pWashington and Lee School of Law released its law review rankings for 2014, which included a 6-percent jump in the rankings for the University of Louisville Law Review. Among ranked U.S. journals, the Louisville Law Review now ranks in the top 18 percent nationwide, up from the top 24 percent just one year ago.br / br /With these scores, the Louisville Law Review has obtained its highest position ever and now has the distinction of having the top law review in Kentucky as it pertains to the categories of cites per cost and citations from journal articles. br /bbr /Implementing a ‘culture of success’/bbr /br /Editor-in-Chief Daniel Reed attributes the rise in rankings to a “cumulative effect of content published over an 8-year period.” br /br /He specifically cites the efforts of editors-in-chief Mike Swansburg (Volume 48), Tommy Sturgeon (Volume 49), Elizabeth Fitzpatrick (Volume 50), Eddie O’Brien (Volume 51) and Benjamin Hardy (Volume 52). br /br /“Before their tenures, the Law Review was in pretty bad shape. Several specifics come to mind to help turn things around. The number of issues published per year was cut from 4 to 3. However, the amount of content stayed the same. This allowed for a decrease in our printing costs. This coupled with a more targeted approach to the budget allowed the law review to become financially self-sustaining, creating more flexibility for the organization,” Reed said. br /br /Additionally, editing efficiency became more of a priority. For example, the Law Review's Editing Submission Sheet (ESS), a standardized editing form, was created by a past Editorial Board, resulting in the Law Review being recognized for best practices and innovation in editing at the 2013 NCLR.br /br /The Law Review also began taking a more targeted approach to article selection, Reed said, calling this one of the most important changes that allowed for an increase in rankings. br /br /“The creation of an Article Selection Editor position on the board allowed for a person to be committed entirely to finding quality content. Second, the law review began to focus on factors likely to reflect in the rankings, including the author's credentials and past publication and citation history. Overall, the process was revamped to ensure that the law review was receiving content of the highest quality from well cited authors,” he said. br /br /Finally, Reed notes that the Law Review used to publish pieces from the Annual Warns-Render Institute, but it fell out of publication at one point. It was reinstated in Volume 50 and has since been one of the most well-cited issues each year. br /br /“Aside from the practical changes, I think these past boards have implemented a culture of success for our organization. By creating conditions that allow the Law Review to thrive, members can be proud of what we are able to accomplish,” Reed said. “Students, faculty, and alumni have a greater respect for law review than ever before. This helps us not only to continually attain top students but it makes our members more willing to put forth a dedicated effort in the interest of furthering the Law Review's mission of impactful scholarship.”br /br /bBanner year/bbr /br /It’s been a banner year for the Louisville Law Review and its members. Louisville played host to the 61st annual National Conference of Law Reviews in March. This marked the first time UofL hosted the event since 1986.br /br /The University of Louisville Law Review also began putting more focus on its digital presence. Reed and Andrew Weeks, online content editor, are on a mission to step up the Law Review’s online presence with more activity on its website, as well as through its Facebook, Twitter and LinkedIn channels. The objective is to keep up with the times and to gain more exposure using tips learned at the NCLR event.  /ppbRankings and scores/b/ppHere is a look at the Louisville Law Review’s overall rankings among ranked U.S. journals from 2004-2014, including its scores from this year. /ppb2014 Categories, Ranking, Top, Score /b/ppOverall Ranking: 178/986, 18.1%, 14.5br /Impact: 193/986, 19.5%, 0.72br /Citations from Journal Articles: 175/986,17.7%, 660br /Currency Factor: 192/986, 19.4%, 1.17br /Citation of Articles in Cases: 321/986, 32.6%, 7br /Cost: 172/986, 17.4%, 2.35/ppbOverall Rankings/bbr /bYear, Ranking, Top, Score/bbr /2014: 178/986 18.1% 14.5br /2013: 241/987 24.4% 13.5br /2012: 318/967 32.9% 9.8br /2011: 294/966 30.4% 9.6br /2010: 275/972 28.3% 10.4br /2009: 258/933 27.7% 11.4br /2008: 256/901 28.4% 10.9br /2007: 234/800 29.3% 12br /2006: 277/760 36.4% 9.7br /2005: 244/699 34.9% 9.5br /2004: 288/703 41.0% 9.9/ppnbsp;/p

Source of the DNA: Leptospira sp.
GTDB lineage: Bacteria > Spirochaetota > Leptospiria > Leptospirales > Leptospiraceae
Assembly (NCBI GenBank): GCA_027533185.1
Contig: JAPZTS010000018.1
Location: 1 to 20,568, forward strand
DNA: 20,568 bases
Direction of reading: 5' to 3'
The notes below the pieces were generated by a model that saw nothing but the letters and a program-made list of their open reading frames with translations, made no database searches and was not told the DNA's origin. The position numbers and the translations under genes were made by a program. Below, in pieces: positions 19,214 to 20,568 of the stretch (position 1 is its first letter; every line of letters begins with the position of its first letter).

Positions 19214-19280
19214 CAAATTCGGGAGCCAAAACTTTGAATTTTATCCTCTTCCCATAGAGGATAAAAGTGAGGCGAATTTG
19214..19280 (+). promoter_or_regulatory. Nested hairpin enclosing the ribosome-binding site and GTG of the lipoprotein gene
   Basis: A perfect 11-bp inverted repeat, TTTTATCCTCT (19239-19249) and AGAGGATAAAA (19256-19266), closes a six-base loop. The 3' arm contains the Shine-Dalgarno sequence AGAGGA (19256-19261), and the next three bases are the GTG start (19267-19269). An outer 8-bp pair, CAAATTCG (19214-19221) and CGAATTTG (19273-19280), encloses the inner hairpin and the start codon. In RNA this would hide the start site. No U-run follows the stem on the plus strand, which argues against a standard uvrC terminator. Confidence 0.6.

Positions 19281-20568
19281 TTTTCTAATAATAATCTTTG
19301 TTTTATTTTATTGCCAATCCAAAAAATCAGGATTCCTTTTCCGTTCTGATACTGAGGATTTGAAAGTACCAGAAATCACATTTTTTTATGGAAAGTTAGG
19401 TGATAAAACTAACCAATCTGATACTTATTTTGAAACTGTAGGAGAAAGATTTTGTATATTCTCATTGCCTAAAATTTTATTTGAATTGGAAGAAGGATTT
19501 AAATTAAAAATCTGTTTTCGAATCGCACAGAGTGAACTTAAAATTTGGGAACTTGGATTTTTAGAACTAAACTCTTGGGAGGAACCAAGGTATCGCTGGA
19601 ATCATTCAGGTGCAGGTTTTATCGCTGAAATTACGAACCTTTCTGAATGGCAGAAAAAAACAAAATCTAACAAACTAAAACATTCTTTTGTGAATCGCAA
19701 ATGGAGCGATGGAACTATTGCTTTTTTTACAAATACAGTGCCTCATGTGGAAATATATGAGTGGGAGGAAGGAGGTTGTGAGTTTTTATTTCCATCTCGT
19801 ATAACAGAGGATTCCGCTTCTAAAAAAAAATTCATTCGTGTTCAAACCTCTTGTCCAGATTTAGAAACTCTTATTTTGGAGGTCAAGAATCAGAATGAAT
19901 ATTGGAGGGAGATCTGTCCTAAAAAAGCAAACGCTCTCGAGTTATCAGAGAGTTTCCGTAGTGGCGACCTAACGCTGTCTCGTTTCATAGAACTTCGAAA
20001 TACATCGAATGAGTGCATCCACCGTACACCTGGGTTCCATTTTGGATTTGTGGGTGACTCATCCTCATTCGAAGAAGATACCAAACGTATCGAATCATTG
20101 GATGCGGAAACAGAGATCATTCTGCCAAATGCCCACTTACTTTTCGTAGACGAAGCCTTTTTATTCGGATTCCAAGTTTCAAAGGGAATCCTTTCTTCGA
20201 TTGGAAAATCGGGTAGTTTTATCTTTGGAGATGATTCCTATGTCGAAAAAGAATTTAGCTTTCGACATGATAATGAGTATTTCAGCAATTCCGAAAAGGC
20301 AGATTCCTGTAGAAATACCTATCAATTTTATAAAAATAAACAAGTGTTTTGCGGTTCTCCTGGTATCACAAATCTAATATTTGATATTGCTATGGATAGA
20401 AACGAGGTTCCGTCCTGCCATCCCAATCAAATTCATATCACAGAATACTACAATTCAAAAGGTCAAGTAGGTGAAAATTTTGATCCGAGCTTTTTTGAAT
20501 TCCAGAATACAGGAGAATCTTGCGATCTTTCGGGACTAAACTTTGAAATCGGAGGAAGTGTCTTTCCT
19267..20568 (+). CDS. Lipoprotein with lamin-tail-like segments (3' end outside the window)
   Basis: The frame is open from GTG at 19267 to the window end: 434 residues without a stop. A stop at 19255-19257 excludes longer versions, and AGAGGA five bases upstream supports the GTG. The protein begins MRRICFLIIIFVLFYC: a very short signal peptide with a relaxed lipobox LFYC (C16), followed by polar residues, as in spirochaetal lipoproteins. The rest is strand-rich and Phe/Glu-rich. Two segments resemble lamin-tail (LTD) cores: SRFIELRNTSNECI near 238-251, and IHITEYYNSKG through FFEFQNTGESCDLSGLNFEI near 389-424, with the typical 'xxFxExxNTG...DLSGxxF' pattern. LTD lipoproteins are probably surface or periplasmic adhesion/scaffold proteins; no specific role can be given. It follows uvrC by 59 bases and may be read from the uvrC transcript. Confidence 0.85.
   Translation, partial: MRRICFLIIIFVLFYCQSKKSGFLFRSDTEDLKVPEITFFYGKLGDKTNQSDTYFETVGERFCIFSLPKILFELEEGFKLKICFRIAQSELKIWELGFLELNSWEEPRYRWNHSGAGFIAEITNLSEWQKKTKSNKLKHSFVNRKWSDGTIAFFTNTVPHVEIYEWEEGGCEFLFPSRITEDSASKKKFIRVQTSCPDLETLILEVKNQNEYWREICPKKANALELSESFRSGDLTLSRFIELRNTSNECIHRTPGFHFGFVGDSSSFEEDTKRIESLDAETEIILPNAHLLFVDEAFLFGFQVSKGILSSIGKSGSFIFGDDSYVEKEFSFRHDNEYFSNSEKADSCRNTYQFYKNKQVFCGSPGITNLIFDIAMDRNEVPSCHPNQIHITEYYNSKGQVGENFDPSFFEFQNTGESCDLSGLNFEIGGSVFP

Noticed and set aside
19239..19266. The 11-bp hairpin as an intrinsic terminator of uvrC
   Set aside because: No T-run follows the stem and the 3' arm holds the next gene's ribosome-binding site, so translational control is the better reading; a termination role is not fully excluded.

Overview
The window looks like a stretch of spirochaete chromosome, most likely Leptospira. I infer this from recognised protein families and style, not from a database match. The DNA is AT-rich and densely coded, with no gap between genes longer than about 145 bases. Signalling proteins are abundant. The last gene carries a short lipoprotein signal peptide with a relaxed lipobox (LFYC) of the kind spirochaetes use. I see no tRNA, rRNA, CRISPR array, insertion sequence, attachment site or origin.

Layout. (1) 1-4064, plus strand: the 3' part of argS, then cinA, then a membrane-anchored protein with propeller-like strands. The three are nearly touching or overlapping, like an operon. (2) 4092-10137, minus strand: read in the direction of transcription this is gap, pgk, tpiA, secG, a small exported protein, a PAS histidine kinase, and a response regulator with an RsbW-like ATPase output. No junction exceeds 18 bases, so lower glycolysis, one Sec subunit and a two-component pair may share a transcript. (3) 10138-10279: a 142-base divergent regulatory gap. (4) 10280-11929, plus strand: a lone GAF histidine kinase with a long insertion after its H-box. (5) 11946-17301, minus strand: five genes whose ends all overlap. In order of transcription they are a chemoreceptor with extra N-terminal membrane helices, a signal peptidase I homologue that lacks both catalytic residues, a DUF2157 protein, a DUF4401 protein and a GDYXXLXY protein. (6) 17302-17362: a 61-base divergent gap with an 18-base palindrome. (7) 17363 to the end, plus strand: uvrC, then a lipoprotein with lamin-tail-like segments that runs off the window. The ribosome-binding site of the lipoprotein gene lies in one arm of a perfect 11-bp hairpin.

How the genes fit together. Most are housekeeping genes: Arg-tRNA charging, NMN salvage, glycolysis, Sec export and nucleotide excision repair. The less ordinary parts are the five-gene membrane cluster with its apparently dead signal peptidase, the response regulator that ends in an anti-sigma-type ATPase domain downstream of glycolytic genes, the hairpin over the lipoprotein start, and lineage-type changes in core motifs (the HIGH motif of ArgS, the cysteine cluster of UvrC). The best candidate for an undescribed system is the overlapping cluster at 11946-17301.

Academic Credit for Summer Judicial Externships